Here is one example. Bethpage Green #10. I aim left, but when I'm not comfortable, I do a Jim Furyk and Dosey Doe to the sparse trees on the right. Not a big deal on this hole as it's short, but just an example. I may be thinking, cr@p, I'm gonna run out of fairway (even with an iron) and shift right subconsciously.
I had this in a tournament once, but it was awful on the 9th hole. They had pushed the tees so far back that any stance wider than shoulder-width (which is just about everyone's with a driver or 3-wood) would put your back foot in the rough where a gentle slope started. I mean, will it really make that much of a difference for how the hole play had they given us at least 1 extra foot to work with? Two of my group members teed up in front of the tee marker and I didn't even bother calling them on it since it was within inches and due to the placement of the markers. It was just one of those irritating situations that is beyond your control I guess.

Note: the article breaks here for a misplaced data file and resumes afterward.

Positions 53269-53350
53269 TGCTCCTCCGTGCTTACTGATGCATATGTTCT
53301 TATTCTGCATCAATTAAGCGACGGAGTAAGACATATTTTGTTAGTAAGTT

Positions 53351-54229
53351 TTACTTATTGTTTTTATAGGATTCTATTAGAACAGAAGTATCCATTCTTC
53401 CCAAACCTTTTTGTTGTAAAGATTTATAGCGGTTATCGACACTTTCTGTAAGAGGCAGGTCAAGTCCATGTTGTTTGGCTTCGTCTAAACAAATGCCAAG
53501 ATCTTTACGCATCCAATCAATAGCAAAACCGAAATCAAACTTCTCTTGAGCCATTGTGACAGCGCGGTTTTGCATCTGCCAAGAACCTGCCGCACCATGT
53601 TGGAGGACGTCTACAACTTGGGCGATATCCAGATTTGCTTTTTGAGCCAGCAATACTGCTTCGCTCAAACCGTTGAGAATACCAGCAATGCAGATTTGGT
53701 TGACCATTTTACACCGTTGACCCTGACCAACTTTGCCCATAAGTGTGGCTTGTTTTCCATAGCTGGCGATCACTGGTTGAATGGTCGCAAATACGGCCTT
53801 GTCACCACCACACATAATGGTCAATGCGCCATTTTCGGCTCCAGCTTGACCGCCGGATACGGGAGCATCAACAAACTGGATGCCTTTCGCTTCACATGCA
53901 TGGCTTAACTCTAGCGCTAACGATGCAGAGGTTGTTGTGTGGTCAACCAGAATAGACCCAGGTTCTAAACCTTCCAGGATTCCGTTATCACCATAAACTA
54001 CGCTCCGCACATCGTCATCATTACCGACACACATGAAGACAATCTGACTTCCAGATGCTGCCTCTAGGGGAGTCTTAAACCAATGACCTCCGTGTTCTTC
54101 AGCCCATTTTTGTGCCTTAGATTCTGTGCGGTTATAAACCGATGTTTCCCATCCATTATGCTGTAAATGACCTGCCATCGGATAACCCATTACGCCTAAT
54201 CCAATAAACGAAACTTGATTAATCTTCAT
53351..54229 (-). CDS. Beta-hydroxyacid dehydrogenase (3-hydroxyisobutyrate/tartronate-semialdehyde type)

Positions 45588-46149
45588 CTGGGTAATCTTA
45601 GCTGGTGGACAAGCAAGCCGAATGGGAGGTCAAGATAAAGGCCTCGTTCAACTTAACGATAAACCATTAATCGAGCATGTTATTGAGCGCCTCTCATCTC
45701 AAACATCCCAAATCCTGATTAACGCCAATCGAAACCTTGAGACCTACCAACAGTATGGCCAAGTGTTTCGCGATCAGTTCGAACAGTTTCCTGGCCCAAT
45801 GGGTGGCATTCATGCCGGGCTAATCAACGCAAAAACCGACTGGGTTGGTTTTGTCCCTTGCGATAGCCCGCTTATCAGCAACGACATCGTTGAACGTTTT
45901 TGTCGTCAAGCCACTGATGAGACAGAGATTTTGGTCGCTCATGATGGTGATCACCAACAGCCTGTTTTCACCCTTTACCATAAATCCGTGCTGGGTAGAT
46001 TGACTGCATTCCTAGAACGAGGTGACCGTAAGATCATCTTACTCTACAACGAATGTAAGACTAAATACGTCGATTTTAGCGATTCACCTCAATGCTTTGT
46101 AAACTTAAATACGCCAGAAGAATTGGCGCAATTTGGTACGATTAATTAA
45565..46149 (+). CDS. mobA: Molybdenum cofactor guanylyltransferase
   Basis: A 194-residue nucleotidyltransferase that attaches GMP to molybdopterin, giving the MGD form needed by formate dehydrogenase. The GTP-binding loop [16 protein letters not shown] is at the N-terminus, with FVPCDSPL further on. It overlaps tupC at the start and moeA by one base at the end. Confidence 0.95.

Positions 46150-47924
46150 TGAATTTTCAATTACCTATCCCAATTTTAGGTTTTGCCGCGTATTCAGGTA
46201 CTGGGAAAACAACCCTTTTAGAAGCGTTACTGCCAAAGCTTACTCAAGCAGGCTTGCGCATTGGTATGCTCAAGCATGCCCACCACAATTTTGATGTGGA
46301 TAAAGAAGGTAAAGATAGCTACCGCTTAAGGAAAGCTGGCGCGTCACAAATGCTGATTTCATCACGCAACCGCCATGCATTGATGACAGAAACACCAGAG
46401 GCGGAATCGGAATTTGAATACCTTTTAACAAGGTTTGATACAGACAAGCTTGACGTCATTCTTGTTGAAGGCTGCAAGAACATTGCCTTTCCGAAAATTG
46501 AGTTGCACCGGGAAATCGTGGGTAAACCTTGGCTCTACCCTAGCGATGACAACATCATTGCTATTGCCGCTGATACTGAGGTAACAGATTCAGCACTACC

I used to be very confused at the range when practicing on the mat, I don't know where I was aiming, it's feel like I'm not square to anything, when I'm aligning myself to the mat I felt like I was aiming way right. Then I watched YouTube and an instructor (Shawn Clement I think) have this video about keeping your focus on the target even when you are looking at the ball. This does work, or maybe it's coincidentally but sometimes I hit right on the target with a weird ball flight, then I checked and found out that my foot is aiming left (I tend to setup open if I'm not being careful, not sure why)
My home course has a par-5 with woods right, cart path left. The tee box is situated such that MOST golfers hit the ball left, over the cart path and 20-30 yards left of the fairway. Even the guys who can slice one off the planet with driver are over there most of the time. Rarely does anyone hit one right and into the trees.
It's puzzling to me why the guys with whom I play don't see that the design of the tee box most definitely points left of the fairway. The course workers align the tee markers with the tee box direction making it even EASIER for people to hit it left.